Inside Unmanned Systems

AUG-SEP 2017

Inside Unmanned Systems provides actionable business intelligence to decision-makers and influencers operating within the global UAS community. Features include analysis of key technologies, policy/regulatory developments and new product design.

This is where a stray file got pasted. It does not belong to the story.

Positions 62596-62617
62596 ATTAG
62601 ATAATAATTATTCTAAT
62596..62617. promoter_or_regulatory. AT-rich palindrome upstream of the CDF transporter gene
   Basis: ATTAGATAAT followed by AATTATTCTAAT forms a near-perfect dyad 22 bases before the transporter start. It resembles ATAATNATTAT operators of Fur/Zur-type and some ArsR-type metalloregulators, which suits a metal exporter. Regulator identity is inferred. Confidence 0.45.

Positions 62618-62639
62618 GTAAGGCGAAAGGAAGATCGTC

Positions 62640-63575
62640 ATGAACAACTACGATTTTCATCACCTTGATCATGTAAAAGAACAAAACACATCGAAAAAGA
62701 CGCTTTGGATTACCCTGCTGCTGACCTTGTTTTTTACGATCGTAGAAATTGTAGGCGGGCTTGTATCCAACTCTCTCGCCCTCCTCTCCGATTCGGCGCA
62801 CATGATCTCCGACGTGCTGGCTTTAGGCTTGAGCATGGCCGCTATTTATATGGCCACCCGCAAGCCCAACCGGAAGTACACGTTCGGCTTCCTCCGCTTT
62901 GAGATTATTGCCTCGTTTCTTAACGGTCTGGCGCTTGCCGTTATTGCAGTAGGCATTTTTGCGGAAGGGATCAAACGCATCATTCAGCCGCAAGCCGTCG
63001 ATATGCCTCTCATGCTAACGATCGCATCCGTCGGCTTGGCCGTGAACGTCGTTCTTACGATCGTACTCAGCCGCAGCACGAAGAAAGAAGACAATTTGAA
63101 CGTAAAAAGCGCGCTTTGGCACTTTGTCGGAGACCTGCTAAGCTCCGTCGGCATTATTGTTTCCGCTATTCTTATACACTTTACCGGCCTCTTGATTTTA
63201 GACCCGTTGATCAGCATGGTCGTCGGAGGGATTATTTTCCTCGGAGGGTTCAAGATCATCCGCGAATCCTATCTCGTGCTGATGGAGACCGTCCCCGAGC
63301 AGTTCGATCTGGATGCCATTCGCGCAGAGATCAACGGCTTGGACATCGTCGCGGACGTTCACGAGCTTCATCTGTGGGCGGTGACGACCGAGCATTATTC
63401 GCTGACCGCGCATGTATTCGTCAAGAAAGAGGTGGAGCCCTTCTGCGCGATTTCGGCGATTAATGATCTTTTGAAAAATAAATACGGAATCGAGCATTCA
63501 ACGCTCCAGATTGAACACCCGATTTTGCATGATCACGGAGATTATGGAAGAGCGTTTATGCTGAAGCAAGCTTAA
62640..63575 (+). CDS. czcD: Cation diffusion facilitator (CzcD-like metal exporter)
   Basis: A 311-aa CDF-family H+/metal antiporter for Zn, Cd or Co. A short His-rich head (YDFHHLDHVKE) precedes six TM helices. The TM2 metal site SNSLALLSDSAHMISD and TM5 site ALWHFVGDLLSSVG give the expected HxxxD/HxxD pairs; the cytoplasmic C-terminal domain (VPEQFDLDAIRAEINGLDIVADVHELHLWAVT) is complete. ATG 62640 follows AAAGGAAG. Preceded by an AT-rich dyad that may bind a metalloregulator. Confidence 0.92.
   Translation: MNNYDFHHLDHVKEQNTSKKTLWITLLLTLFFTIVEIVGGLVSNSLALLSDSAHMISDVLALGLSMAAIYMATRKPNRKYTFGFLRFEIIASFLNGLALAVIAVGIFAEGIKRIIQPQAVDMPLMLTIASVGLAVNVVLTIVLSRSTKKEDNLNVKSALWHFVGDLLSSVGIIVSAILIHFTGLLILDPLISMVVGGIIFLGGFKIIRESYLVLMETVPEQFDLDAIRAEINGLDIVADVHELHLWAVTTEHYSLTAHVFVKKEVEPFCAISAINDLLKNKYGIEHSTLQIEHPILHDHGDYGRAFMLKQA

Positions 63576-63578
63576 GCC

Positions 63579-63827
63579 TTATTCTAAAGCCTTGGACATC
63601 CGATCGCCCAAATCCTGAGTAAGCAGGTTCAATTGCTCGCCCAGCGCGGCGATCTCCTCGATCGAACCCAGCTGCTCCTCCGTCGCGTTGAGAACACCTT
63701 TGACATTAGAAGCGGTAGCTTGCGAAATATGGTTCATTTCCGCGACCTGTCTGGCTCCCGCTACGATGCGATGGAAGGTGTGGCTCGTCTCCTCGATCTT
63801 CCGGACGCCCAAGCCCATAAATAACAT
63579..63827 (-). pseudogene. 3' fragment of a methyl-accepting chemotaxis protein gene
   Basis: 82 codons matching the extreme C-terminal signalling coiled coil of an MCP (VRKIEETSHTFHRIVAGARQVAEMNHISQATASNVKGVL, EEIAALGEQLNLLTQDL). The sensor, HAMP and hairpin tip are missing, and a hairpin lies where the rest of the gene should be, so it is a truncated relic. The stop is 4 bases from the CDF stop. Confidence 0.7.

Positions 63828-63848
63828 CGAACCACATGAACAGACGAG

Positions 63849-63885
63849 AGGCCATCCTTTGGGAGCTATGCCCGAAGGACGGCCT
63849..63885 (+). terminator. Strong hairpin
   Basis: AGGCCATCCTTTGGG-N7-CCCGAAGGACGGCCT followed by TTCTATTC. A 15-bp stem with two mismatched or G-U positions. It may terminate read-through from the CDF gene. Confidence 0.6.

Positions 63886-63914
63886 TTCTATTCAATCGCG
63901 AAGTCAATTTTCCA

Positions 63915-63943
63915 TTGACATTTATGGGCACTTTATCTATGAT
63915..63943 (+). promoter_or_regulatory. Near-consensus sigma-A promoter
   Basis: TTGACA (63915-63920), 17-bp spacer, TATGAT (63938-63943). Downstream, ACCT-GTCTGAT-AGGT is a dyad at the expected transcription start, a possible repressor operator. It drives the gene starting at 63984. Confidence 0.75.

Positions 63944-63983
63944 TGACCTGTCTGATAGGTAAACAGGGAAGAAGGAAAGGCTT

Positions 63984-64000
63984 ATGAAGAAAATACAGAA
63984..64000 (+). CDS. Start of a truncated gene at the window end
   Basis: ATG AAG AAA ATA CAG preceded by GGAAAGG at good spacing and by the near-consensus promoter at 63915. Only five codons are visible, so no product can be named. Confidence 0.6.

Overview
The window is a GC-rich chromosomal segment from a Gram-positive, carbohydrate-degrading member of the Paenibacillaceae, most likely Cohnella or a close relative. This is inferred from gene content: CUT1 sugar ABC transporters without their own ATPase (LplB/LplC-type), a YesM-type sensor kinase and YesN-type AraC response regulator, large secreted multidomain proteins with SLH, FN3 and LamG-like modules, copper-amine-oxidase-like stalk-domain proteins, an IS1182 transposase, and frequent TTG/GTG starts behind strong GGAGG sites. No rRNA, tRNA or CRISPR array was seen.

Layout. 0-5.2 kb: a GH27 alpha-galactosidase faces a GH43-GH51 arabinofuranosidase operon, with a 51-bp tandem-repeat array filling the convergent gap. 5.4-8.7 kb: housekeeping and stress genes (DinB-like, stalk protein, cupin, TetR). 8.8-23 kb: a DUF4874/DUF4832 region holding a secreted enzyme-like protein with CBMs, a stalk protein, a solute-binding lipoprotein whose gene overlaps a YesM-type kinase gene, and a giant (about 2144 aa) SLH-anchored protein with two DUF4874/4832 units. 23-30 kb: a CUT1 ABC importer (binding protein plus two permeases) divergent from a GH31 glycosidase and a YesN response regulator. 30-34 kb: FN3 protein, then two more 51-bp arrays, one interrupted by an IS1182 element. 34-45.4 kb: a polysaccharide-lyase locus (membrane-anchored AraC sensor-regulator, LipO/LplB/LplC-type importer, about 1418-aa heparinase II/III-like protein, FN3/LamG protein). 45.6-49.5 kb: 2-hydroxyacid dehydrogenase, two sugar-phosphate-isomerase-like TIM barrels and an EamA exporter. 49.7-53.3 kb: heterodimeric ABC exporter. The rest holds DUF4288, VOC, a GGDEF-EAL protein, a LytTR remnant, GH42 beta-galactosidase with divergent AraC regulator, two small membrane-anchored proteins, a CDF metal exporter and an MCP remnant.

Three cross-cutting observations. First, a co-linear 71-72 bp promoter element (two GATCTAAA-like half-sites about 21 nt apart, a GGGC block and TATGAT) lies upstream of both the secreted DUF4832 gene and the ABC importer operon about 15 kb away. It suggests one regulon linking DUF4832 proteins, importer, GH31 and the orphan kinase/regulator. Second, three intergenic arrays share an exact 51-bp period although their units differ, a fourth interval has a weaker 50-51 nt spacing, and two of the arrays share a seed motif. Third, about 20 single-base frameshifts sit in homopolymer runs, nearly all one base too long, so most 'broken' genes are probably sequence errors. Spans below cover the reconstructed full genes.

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AIR DELIVERY SERVICES 56 unmanned systems inside August/September 2017 Though drone deliveries have not started in the U.S., unmanned aircraft are regularly ferrying essential medical supplies across rough terrain in Rwanda and a new type of one-way drone—capable of being broken down for fuel or even food—is being developed to fl y critical aid to disaster survivors. by Charles Q. Choi D rones can do so much more than take photos and inspect cell phone towers. They can ferry critical sup- plies to hard-to-reach areas and drop off life- saving packages to disaster survivors. One company, Zipline International in San Francisco, is deploying unmanned aerial sys- tems (UAS) to drop off lifesaving packages of blood in Rwanda—and is the world's first na- tional drone delivery service. Another compa- ny, Windhorse Aerospace in Wells, England, is developing a UAS intentionally designed for a one-way trip. The aircraft is made of com- bustible or even edible materials that can be taken apart by disaster survivors after it lands and used for fires or meals. Zipline noted that more than 2 billion people lack adequate access to vital medical supplies because of challenging terrain and gaps in infrastructure. The company aims to overcome this problem with its fixed-wing, twin-engine UAS, called "Zips," to f ly over po- tential obstacles such as traffic jams, muddy roads and collapsed bridges and deliver medi- cal supplies via parachutes to hospitals and clinics in Rwanda. "Everything we do revolves around deliver- ing medical products from where the paved roads end in these countries to where people need them," said Keenan Wyrobek, co-found- er and head of product and engineering at Zipline. Time is often of the essence with such de- liveries. Not only do medical supplies such as blood quickly expire without refrigeration but the difference between a patient living and dy- ing can be a matter of hours. THROUGH THE AIR URGENT SUPPLIES Photo courtesy of Windhorse Aerospace. Windhorse's Pouncer is a one-mission UAV being developed to carry emergency food and then be dismantled to burn as fuel. Eventually the drone itself could be made with edible materials.

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